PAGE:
Hearty Food of Mongolian Winter

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Photo by Brandt Miller


In the Bradt travel guide on Mongolia, there's a section about food, and in that section there's a text box titled "In Defense of Mongolian Food." It's a very, very small box. And, as it turns out, it's not so much a defense of Mongolian food as an assurance it's possible to find other things to eat.

No one, it seems, has much nice to say about Mongolian cuisine. Still, I was curious. Mongolia could be called the world's original all organic country--though that doesn't translate to heirloom tomatoes. One percent of the land is arable. Many people still live as nomadic herders. The staples here derive from the milk or meat of Mongolia's "five snouts": horses, camels, sheep, goats, and cattle/yaks--plus the occasional blow-torched marmot.

"Cautionary Note!" reads another Bradt box. "This is not the place to come if you're a vegan."

In February, two friends and I left the capital, Ulaanbaatar, for a journey to Mongolia's far north. Along the way we planned to stop for Tsaagan Tsar--a national feast celebrating the end of another bitter winter. Far removed from the milk-rich days of summer, winter in Mongolia means meat, and, in the days before the holiday, people everywhere were complaining about spending all their time making buuz, or steamed mutton dumplings. How many have you made, I would ask.

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Photo by Michael A. Parks

"1,500," said an exasperated teenager. "I was up until five last night!"

"About 3,000," said the matriarch of a large family.

"I hope you like mutton," said my language teacher, ominously, the day before we departed.

Our first stop was a ger (traditional nomad dwelling) in the town of Moren. Inside the round felt structure a half-dozen children, parents, and friends looked on as a woman ladled suutei tsai (salted milk tea) out of a pot set atop the wood-burning stove.

Just behind the stove, the Tsaagan Tsar food was laid out: boov (cookies fried in beef tallow), candy, aaruul (dried curds), homemade butter, the back and tail of a sheep, and the better part of a boiled goat--head included--cut up in a bowl. After tea was served, a man cut me a chunk of fat from the sheep rump. To my surprise, it was good, like a piece of grainy, smoked butter. I realized then that the taste of Mongolian food is proportional to how cold you were before eating it. Outside, it was fifteen below. Sheep fat and salty tea hit a spot I didn't know I had.

Still, the buuz were lurking. When they came out, my initial reaction was that they, too, were tasty. But we made a tactical error. We ate quickly. In Mongolia, where hospitality for wayfarers can be a matter of life and death, a guests' bowl never stays empty long. Soon we were on our tenth buuz, with no end in sight.

The night ended with vodka. One person served, passing and refilling a glass. Before taking a drink, each person dipped their right ring finger into the glass three times, flicking vodka into the air after each dip. According to legend, the practice originated in the days when people killed their enemies (Genghis Khaan's father, for example) by poisoning their beverages. After each flick, vodka trickles down onto the ring on your finger. If, by the third flick, the ring has changed colors, it's probably not a good idea to drink. Bachelors all, we set to.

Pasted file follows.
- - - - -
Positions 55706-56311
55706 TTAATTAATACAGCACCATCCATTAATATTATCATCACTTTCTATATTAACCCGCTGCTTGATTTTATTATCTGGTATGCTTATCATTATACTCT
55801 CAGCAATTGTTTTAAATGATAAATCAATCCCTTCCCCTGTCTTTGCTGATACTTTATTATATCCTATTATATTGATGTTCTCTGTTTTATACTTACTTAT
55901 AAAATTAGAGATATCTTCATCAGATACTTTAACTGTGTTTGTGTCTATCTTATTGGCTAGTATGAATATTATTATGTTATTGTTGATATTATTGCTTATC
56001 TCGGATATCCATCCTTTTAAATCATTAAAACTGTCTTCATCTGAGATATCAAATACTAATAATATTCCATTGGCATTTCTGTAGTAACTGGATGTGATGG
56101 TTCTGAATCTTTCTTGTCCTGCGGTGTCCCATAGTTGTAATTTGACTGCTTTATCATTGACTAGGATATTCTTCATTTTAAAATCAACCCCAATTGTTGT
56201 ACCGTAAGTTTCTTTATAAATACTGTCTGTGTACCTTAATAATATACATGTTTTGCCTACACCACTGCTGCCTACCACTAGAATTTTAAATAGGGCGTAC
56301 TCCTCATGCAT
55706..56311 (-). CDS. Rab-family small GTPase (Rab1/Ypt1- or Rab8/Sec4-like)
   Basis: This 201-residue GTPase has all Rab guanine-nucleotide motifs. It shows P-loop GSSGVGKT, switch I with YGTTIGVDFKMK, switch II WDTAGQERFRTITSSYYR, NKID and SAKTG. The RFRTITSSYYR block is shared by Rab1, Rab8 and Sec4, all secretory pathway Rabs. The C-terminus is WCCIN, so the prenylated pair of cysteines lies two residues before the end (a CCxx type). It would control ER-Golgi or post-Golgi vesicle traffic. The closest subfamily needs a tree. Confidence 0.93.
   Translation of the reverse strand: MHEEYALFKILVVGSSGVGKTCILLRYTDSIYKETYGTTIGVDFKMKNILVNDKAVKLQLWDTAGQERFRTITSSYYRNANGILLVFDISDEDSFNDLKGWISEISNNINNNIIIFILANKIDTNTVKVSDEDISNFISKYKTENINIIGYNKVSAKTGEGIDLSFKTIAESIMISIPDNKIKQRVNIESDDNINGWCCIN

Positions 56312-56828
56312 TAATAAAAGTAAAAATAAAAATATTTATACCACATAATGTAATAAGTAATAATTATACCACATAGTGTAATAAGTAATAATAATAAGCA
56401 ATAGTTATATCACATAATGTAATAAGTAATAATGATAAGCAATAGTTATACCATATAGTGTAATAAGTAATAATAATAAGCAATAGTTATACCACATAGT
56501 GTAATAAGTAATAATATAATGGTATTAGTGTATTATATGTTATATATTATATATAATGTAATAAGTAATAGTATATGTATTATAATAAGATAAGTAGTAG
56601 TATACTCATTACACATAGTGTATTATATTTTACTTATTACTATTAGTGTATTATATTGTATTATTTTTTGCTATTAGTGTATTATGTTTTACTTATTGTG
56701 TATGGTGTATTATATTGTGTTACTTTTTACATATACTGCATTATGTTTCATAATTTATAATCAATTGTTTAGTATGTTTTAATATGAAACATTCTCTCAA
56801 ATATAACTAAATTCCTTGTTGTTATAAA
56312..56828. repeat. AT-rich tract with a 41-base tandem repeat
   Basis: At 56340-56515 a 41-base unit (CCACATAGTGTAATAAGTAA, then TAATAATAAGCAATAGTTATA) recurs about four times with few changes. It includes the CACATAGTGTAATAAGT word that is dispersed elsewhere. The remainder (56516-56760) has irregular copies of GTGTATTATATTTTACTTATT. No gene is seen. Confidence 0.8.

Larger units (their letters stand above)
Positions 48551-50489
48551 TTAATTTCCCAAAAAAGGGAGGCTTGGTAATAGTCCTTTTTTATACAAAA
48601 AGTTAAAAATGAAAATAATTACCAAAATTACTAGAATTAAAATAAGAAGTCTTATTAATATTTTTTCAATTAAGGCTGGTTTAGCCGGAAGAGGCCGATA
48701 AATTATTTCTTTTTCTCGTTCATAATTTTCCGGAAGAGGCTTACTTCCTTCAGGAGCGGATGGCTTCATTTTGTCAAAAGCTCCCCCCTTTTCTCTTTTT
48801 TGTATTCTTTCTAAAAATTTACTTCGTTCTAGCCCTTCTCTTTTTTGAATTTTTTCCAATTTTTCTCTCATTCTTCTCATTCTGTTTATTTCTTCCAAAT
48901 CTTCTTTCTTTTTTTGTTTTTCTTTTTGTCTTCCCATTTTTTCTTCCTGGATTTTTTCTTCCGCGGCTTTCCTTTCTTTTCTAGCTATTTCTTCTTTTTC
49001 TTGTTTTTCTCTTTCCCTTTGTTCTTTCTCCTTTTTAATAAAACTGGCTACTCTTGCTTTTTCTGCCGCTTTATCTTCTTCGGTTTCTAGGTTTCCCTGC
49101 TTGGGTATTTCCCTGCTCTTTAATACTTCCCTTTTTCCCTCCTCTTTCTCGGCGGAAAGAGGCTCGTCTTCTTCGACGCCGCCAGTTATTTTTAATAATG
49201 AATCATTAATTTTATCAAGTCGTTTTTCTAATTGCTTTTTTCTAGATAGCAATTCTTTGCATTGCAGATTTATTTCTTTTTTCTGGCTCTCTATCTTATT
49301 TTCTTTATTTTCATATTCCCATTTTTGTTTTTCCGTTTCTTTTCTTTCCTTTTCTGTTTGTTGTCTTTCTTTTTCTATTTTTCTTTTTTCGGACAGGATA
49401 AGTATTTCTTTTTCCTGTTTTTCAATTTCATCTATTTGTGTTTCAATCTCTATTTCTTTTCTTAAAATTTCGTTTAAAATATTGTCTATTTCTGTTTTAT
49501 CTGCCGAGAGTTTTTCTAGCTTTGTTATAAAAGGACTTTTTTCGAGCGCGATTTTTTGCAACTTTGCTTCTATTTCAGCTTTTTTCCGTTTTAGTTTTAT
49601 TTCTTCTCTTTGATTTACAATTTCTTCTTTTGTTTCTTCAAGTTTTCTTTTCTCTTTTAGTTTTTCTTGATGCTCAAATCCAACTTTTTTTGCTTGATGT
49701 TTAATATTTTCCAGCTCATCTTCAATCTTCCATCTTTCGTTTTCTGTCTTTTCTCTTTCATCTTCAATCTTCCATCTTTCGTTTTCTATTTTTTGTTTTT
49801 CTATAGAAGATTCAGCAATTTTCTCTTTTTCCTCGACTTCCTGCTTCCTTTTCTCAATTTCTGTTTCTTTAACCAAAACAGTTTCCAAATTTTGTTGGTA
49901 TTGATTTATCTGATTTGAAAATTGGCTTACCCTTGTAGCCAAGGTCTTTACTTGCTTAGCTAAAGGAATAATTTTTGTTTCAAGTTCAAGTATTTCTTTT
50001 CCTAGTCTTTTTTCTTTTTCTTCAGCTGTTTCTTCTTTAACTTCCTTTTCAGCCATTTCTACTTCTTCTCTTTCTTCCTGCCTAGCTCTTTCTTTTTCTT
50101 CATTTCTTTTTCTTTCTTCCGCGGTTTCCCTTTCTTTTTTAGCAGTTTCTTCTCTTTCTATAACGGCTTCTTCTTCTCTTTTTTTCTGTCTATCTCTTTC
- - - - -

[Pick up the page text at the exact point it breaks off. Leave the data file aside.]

Technically, Tsaagan Tsar lasts three days. But the feast lasts much longer. Over the next two weeks of our trip we ate so many buuz we began to smell like sheep, and were just as round. Eventually, we developed a conversation to break the ice with locals:

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Photo by Brandt Miller

"Do you like Tsaagan Tsar?" one of us would ask.


"How many buuz have you eaten?"

"[Some large number.] And you?"

"At least a thousand."

The truth is that, buuz by buuz, we were beginning to enjoy the countryside cuisine. Perhaps it was the experience of eating it: the boundless hospitality, the slow ritual progression from tea to meat to vodka, the feeling of huddling around a stove with strangers, in outposts surrounded by cold. Either way, we began to say, when hungry, "Man, I could really use some buuz."

We spent our last day driving on frozen rivers in the Siberian taiga, headed, with several Mongolians, for a cabin where an old woman was hosting a Tsaagan Tsar celebration.

That night's feast was particularly carnivorous. Sheep fat! Stuffed beef intestine! Goat's head! Petrified curds, harder than jawbreakers! And, of course, buuz. I ate them all, these foods that not so long ago had my fork shaking. Two bottles of vodka appeared, and were gone. In the corner, a newborn calf slept, then stood up; when it started to pee a boy put a jar beneath it as if it were a leaking roof. A little girl danced to techno music playing from a cell phone. Twenty-three people laid out blankets along the beds and floors of the one room cabin.

Before bed, I went to the outhouse, then stayed a while looking at the stars. Behind the house, mountains rose toward the moon. Behind the mountains, Siberia stretched to the Arctic Ocean. We were at the end of our road. It was the beginning of spring in Mongolia. When I opened the door to the cabin, and the light and voices of all those packed inside spilled out, it felt just like coming home.